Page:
Abstract: The aim of the dissertation is to study small organic solute rejection in organic solvent nanofiltration using cheminformatics and machine learning. Chemically diverse datasets were curated using a novel medium high-throughput methodology and literature data extraction. These datasets contained thousands of datapoints of small organic solute rejections and process parameters.
Different chemical fingerprinting has been used for feature generation, such as molecular descriptors, Morgan fingerprints, and latent-vector representation. These features were used to train different machine learning models, such as graph neural networks, partial least squares regression, and boosting tree algorithms. The obtained models were used to predict small organic solute rejection for nanofiltration-related applications. The correlation between rejection and molecular descriptors has been studied to deepen the understanding of transport and rejection through polymeric membranes. An explainable artificial intelligence concept was used to study the effect of solute, solvent, and membrane structure on solute rejection. The conclusion of the dissertation highlights the importance of the chemical structure effect in nanofiltration and provides a future perspective on data-driven approaches for nanofiltration and organic solvent nanofiltration.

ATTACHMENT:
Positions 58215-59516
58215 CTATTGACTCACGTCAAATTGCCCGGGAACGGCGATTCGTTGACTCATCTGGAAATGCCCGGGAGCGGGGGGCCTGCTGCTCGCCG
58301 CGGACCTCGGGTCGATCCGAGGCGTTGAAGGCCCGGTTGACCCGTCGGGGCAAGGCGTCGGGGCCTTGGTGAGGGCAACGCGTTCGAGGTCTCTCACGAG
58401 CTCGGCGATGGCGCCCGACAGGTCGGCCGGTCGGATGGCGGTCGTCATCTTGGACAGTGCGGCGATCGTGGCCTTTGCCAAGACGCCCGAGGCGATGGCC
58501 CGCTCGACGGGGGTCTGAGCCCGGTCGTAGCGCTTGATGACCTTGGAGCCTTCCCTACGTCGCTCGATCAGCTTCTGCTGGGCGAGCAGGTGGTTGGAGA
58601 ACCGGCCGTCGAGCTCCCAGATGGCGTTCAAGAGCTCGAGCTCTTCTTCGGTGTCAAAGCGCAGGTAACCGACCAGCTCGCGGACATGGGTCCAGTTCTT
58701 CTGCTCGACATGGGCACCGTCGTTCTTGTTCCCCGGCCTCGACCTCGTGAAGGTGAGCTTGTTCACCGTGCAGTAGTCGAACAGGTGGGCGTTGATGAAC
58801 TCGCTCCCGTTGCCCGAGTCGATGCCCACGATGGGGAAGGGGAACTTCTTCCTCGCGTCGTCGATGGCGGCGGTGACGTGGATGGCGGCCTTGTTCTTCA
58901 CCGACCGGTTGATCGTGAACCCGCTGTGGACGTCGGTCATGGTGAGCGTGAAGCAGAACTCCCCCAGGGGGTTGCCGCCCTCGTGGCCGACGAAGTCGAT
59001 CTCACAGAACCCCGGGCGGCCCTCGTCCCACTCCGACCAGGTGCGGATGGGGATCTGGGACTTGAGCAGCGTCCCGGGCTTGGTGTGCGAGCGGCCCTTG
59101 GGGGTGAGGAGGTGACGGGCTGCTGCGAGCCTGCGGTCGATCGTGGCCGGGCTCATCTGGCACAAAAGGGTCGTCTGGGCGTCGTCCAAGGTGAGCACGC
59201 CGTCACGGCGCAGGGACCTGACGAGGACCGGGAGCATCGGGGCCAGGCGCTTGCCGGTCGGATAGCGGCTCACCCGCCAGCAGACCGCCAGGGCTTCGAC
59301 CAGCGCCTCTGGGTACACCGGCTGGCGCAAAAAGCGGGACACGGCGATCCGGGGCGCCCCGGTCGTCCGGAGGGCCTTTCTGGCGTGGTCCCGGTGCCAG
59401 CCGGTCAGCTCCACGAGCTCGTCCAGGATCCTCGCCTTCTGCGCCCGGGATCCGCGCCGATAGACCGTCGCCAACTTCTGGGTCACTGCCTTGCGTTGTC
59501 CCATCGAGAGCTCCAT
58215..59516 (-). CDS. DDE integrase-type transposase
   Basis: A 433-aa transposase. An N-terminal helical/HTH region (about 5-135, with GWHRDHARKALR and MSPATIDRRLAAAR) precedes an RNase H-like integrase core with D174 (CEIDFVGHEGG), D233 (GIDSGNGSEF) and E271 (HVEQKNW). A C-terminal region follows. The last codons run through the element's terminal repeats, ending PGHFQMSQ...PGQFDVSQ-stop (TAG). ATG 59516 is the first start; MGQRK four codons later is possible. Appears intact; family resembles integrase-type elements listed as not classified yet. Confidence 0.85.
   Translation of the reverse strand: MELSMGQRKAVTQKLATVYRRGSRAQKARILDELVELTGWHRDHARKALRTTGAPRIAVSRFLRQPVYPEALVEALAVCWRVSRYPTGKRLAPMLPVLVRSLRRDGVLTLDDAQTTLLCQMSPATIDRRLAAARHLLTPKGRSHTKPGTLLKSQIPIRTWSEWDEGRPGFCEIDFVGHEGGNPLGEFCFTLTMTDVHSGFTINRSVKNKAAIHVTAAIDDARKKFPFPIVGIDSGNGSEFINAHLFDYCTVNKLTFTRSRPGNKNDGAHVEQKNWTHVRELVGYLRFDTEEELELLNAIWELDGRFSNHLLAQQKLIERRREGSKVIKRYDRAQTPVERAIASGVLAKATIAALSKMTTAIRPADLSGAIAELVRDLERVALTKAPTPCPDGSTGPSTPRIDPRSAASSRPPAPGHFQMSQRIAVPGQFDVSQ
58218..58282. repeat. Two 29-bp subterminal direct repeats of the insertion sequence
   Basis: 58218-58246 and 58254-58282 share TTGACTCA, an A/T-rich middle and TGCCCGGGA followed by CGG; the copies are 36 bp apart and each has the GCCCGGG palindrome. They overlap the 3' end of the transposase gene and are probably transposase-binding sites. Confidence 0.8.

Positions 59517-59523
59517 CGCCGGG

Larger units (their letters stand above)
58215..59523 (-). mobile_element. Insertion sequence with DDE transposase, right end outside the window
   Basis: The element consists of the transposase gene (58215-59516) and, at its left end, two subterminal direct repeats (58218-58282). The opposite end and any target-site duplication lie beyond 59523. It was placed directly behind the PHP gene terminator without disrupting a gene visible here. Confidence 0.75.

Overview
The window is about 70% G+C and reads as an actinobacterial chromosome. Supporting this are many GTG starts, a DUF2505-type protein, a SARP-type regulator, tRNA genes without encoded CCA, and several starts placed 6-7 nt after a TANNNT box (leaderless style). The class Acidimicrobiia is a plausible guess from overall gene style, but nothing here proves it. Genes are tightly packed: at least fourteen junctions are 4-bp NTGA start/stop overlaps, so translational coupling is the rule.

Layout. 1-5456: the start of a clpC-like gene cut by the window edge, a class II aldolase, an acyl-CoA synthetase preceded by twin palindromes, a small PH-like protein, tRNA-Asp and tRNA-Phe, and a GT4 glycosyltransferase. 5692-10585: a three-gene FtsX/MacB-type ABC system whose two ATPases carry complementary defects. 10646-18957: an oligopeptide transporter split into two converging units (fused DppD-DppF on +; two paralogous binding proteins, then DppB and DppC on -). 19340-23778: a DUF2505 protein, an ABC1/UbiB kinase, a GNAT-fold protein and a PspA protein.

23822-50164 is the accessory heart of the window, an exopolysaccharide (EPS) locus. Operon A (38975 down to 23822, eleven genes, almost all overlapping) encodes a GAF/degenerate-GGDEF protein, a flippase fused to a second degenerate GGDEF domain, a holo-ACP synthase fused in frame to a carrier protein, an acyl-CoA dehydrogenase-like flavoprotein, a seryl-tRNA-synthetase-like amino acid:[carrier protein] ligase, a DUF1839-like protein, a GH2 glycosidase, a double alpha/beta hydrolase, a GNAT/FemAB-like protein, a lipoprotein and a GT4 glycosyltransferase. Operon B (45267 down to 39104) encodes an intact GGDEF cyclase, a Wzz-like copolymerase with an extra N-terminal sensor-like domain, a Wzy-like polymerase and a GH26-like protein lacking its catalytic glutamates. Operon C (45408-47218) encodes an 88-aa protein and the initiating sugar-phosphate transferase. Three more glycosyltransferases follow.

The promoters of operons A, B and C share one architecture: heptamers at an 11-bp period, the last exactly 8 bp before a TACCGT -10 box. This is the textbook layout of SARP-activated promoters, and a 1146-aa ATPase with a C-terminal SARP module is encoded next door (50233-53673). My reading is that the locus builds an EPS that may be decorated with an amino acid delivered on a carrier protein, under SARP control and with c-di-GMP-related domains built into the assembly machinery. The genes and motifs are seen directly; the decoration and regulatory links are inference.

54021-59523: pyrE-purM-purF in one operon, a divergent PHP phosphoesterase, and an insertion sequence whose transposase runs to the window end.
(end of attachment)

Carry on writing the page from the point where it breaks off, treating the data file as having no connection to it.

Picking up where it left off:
Ph.D candidate supervised by Prof Gyorgy Szekely